The following is a C&P from a group on FB. Read this.
Facebook attempts to shut down the voice of The Uprising of Women in the Arab World
Nov 7, 2012 – On the morning of November 7, 2012, the 5 admins of The Uprising of Women in the Arab World log into Facebook, to find out that one’s account has been blocked for 30 days, another for 3 days, 2 others for 24 hours, and 1 other received a warning notification.
According to Facebook, those persons had violated its policy by sharing a post asking for supporting Dana Bakdounes on Twitter. The message that was sent to the admins as the reasoning for the ban from Facebook was: “You have posted a content that violates Facebook Community Rules, the post says: Follow us on Twitter @UprisingOFWomen. Support Dana with hashtag #WindToDana”
Dana Bakdounes is one the hundreds of women and men who participated in the Uprising of Women in the Arab World campaign, holding a sign expressing the reason why they support this uprising. Dana’s slogan stated: “I am with the uprising of women in the Arab world because for 20 years I wasn’t allowed to feel the wind in my hair and on my body”, and her picture showed an unveiled woman carrying her passport with her picture when she was veiled.
Dana’s picture was initially posted on October 21, among many other photos and statements of women and men of various religious beliefs and practices (some women were veiled, some unveiled, some in niqab…), all demanding women’s rights and equally enjoying the freedom of speech, in a secular space that promotes tolerance and embraces the differences. But on October 25, Facebook chose to censor Dana’s image and to suspend for 24 hours the account of the admin who posted it. This incident provoked an outrage among the defenders of freedom of speech who started sharing Dana’s picture all over Facebook, Twitter and other media channels.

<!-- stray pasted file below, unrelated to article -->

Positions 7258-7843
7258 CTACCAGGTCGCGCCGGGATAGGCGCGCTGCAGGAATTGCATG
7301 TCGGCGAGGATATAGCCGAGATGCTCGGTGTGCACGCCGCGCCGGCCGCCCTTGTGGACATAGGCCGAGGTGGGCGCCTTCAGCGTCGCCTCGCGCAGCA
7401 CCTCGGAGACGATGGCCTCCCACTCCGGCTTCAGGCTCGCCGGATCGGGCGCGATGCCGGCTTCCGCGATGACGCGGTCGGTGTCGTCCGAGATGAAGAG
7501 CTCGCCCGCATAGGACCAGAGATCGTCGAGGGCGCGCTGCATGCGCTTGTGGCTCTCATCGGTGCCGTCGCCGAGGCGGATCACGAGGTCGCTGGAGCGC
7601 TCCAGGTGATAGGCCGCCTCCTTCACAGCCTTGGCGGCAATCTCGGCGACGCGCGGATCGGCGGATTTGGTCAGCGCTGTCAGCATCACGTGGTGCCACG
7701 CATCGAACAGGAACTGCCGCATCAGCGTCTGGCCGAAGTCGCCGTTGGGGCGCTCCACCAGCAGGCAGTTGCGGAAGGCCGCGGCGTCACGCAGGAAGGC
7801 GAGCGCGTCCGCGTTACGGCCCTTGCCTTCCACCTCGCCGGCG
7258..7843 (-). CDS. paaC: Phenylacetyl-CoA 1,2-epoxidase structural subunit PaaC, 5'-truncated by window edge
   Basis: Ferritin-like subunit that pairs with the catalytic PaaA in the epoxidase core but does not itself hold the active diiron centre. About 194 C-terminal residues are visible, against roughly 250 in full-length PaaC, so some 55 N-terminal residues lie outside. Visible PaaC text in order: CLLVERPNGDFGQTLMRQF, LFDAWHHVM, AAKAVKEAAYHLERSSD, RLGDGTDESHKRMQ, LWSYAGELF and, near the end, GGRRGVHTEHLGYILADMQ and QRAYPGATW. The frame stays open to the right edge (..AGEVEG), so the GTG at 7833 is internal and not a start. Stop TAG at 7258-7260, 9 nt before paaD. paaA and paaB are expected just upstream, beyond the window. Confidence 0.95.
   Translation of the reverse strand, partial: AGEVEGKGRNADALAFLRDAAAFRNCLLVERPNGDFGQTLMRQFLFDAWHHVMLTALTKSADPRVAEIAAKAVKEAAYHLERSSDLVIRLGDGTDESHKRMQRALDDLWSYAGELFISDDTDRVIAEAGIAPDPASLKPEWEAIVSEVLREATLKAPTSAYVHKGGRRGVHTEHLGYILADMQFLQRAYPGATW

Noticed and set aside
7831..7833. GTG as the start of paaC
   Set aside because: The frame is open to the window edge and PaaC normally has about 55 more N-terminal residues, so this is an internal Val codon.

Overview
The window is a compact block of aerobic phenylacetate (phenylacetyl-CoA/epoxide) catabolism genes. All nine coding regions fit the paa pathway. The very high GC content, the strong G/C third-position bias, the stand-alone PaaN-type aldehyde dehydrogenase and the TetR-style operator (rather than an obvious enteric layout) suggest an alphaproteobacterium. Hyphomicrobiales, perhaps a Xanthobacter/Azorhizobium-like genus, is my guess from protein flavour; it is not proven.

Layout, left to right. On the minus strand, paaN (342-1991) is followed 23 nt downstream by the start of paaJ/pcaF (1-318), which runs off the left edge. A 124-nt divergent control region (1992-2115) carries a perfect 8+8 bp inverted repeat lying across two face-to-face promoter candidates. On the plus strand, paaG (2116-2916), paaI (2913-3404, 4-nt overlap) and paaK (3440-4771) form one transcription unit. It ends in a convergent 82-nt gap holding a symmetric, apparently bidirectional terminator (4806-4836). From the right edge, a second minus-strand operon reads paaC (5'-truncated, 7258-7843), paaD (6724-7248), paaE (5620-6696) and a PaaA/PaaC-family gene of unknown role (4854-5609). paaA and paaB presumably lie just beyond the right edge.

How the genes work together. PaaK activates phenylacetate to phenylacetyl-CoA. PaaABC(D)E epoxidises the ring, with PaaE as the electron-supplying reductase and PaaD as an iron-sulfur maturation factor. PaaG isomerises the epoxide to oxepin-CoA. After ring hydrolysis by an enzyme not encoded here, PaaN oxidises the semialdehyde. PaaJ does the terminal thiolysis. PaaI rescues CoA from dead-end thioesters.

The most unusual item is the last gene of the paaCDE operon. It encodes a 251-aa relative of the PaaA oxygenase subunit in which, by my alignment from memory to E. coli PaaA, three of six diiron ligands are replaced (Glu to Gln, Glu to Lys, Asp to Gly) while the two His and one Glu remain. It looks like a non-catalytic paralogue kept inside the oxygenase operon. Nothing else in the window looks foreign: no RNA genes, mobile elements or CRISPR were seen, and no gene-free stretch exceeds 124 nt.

On October 28, persuaded that Facebook had mistakenly taken down the photo due to abusive reports of haters of the Page and that the photo held no offensive content, and seeing that it was all over the web, we uploaded it again. A few hours later, Facebook removed it again and blocked another admin’s account for 7 days.
However on October 31, Facebook restored Dana’s censored photo to The Uprising of Women in the Arab World page without any notice nor explanation, although it didn’t lift the ban on the admin’s account which ended on November 5.
On November 7, all 5 admins of The Uprising of Women in the Arab World’s Page received threats by Facebook for the reasons mentioned earlier that their accounts may be permanently deleted. The repeated temporary blockades on the admins’ personal accounts with no clear motive or explanation show a direct attack on The Uprising of Women in The Arab World’s Page. It also raises serious questions about the true intentions behind FB’s policies, and whether Dana’s “controversial” image is a mere excuse to shut down the voice of the Uprising of Women in The Arab World.
(Note that during the past 3 weeks, we have wrote to Facebook several times asking for explanation about their censorship but received no response at all.)
Today more than ever we want to say to the world that our voices will not be silenced, not by Facebook, nor by patriarchy, dictatorships, military rule and/or religious extremism. They may be temporarily denied, overlooked, censored or whitewashed, but only to be uttered once again. We will continue to write on the dividing walls of fear, submission and defamation, if not tear them down.
The Uprising of Women in the Arab World has already hit the streets! Our slogan is printed on t-shirts in Damascus, riding bicycles in Marseille, being tagged from walls of Mohamed Mahmoud street of Cairo to private home walls in Riyadh, and will soon be all over the world. Schools and universities are organizing workshops inspired by the campaign, films are being shot, music composed, as tens of thousands of women have decided that enough was enough. The wall of silence has been broken. The revolution continues.
– Ends –
For more information regarding The Uprising of Women in the Arab World page: